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55. Low-cost Particulate Sensors May Have Utility Under Wildfire Smoke Conditions

Ally Dockery, Sarah Fortunati, Joseph Hendry, Todd Messick, Luke Montrose

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Particulate Matter size 2.5 microns (PM2.5) is respirable and capable of causing serious health effects. Wildfires are becoming more frequent and produce large amounts of PM2.5, which may impact public and occupational health.

Here, we evaluate the feasibility of using low-cost monitors for public and occupational health applications.

  • We tested three consumer-grade monitors under wood smoke conditions and compared them to a research-grade monitor
  • The experimental test evaluated the units for accuracy at PM2.5 concentrations ranging from 0-2000μg/m3

We found that all units had a high correlation (R2 above 0.9) with the reference monitor. The consumer-grade units were not designed for extreme conditions and appeared to less accurate at concentrations >500μg/m3. Intra-brand variability also increased as concentration increased

Gaps in Knowledge

  • Research-grade monitors are typically costly and bulky making them less practical for some research conditions
  • Few studies have evaluated consumer-grade monitors for use in elevated wood smoke conditions like those that occur during wildfires

Finding a low-cost alternative

Devices were selected based on: method of gathering data, low cost, low weight, and size.

Devices selected for project, photos
Left to right: WYND Air Tracker, AtmoTube PRO, PurpleAir PA-II-SD, PurpleAir PA-II-SD
(from left to right)
(H x W x D) (mm)
WYND Air TrackerLaser scatter$7936 g20 x 54 x 29
AtmoTube PROLaser scatter$179104 g86 x 50 x 22
PurpleAir PA-II-SDLaser scatter$259352 g85 x 85 x 125
DustTrak II 8530Laser scatter$9,000 1.4 kg100 x 180 x 90


Researchers standing in lab next to equipment
Smoke Chamber in the IPPC

The wood smoke exposure was conducted at University of Montana Inhalation and Pulmonary Physiology Core (IPPC)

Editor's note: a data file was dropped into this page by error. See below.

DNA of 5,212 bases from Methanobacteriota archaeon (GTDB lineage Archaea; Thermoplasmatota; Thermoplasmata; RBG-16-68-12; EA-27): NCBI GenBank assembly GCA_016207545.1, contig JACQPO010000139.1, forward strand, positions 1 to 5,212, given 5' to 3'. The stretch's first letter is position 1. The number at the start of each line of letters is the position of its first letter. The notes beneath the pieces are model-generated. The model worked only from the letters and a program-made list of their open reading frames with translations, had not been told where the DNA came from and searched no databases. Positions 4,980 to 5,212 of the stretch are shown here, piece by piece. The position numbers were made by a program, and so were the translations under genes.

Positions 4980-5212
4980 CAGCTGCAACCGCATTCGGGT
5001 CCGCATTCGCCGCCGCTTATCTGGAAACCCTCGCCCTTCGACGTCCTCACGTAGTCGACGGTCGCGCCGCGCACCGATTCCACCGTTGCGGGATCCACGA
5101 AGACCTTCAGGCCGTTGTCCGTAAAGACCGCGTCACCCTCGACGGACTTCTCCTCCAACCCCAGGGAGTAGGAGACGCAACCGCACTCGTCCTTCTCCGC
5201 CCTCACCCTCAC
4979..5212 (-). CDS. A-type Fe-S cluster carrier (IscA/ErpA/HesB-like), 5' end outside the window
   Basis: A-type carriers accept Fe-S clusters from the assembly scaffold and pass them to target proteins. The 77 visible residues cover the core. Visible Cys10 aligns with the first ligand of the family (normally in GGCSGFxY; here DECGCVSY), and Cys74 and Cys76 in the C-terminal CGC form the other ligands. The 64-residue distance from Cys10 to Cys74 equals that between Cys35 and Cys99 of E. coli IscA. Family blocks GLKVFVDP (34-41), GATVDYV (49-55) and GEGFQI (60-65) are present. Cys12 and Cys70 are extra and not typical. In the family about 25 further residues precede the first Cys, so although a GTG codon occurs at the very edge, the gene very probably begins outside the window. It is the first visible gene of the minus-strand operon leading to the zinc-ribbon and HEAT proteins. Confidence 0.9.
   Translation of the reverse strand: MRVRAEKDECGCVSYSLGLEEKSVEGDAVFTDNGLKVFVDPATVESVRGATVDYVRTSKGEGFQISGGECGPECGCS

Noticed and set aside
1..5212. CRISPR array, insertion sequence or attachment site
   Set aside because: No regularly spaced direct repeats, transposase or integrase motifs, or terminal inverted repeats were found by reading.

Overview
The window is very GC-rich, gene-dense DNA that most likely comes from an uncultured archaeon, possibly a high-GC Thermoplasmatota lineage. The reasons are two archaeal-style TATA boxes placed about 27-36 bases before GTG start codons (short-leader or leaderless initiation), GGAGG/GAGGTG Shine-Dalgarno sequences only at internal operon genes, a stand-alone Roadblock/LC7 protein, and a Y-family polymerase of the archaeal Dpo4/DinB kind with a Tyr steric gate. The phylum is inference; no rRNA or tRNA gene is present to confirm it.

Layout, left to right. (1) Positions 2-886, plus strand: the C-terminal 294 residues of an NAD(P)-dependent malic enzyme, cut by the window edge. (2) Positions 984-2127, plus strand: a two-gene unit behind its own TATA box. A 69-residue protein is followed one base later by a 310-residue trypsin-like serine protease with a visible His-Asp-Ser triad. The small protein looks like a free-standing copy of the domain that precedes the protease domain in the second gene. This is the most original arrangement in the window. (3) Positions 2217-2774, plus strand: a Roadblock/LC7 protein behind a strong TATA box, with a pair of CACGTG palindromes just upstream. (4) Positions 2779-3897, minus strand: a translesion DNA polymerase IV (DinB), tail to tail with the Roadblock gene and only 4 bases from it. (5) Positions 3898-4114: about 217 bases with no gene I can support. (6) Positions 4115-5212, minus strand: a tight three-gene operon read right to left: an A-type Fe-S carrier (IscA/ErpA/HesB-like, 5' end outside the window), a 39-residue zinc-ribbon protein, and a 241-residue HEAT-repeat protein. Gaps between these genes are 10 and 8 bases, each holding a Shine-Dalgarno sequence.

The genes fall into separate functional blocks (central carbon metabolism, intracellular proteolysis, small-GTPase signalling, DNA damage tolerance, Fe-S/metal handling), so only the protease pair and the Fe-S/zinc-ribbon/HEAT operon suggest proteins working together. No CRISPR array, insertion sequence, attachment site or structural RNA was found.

IPPC Smoke Chamber Parameters:

  • Fire temp between 200-400 ℃
  • Fuel source was a mixture of larch, douglas fir and spruce

All units were evaluated simultaneously alongside the reference monitor over a 6 hour period.

  • Target concentrations during smoke test (μg/m3): 0, 250, 500,1000, 500, 250 and 0.
  • 0 μg/m3 was held for 15 minutes and then the concentration was cycled to the next target concentration for ~60 minutes before changing again.


A correction factor is a multiplier to account for a known amount of systematic error. Here a correction factor was applied because all three monitors had high correlation values (Table a) relative to the reference monitor while also consistently underestmating the PM2.5 data.

Table a

DeviceR2 Value
WYND average n=40.93
ATMO average n=30.97
PurpleAir average n=40.94

Graph b-d

Graphs b-d display the corrected PM2.5 data plotted by brand. Note that the reference monitor is the red dotted line in all three graphs

Graph b

Graph c
Timecourse (minutes) of corrected WYND (n=4) and reference monitor (Correction factor = 1.3)
graph c
Timecourse (minutes) of Corrected Atmo (n=3) and Reference Monitor (Correction factor = 1.7)
graph d
Timecourse (minutes) of corrected PurpleAir (n=4) and reference monitor (correction factor = 1.3)


The low-cost monitors performed well at concentrations below 500 μg/m3 and given that this is the relevant range for wildfire smoke exposure, this is encouraging.

R2 values for all devices were over 0.9, suggesting that the devices could act as accurate surrogates for more expensive research-grade units.

Depending on the ambient conditions a correction factor may be needed

Notable concerns/limitations of the low-cost monitors

  • One ATMO device gave sporadic readings so quality assurance is potentially in question
  • All low-cost units limited to a max of ~1000 μg/m3
  • WYND unit has several features that make it difficult to use in a research setting including data transfer issues, no onboard storage and short battery life


  • The selected low-cost devices performed well under relevant wood smoke conditions suggesting they may have utility as a surrogate for research-grade equipment
  • Low-cost units such as the ones tested here could have occupational and public health applications

Future Direction

Boxplot graph
Boxplot shows standard deviation between bands
  • The graph above suggest that some brands have more intra-brand variability but a larger sample size is necessary to confirm this finding
  • The durability and longevity of these devices should be evaluated
  • Pilot studies to measure real-time PM2.5 exposure in smoke impacted communities and among populations like wildland firefighters

Additional Information

For questions or comments about this research contact, Sarah Fortunati at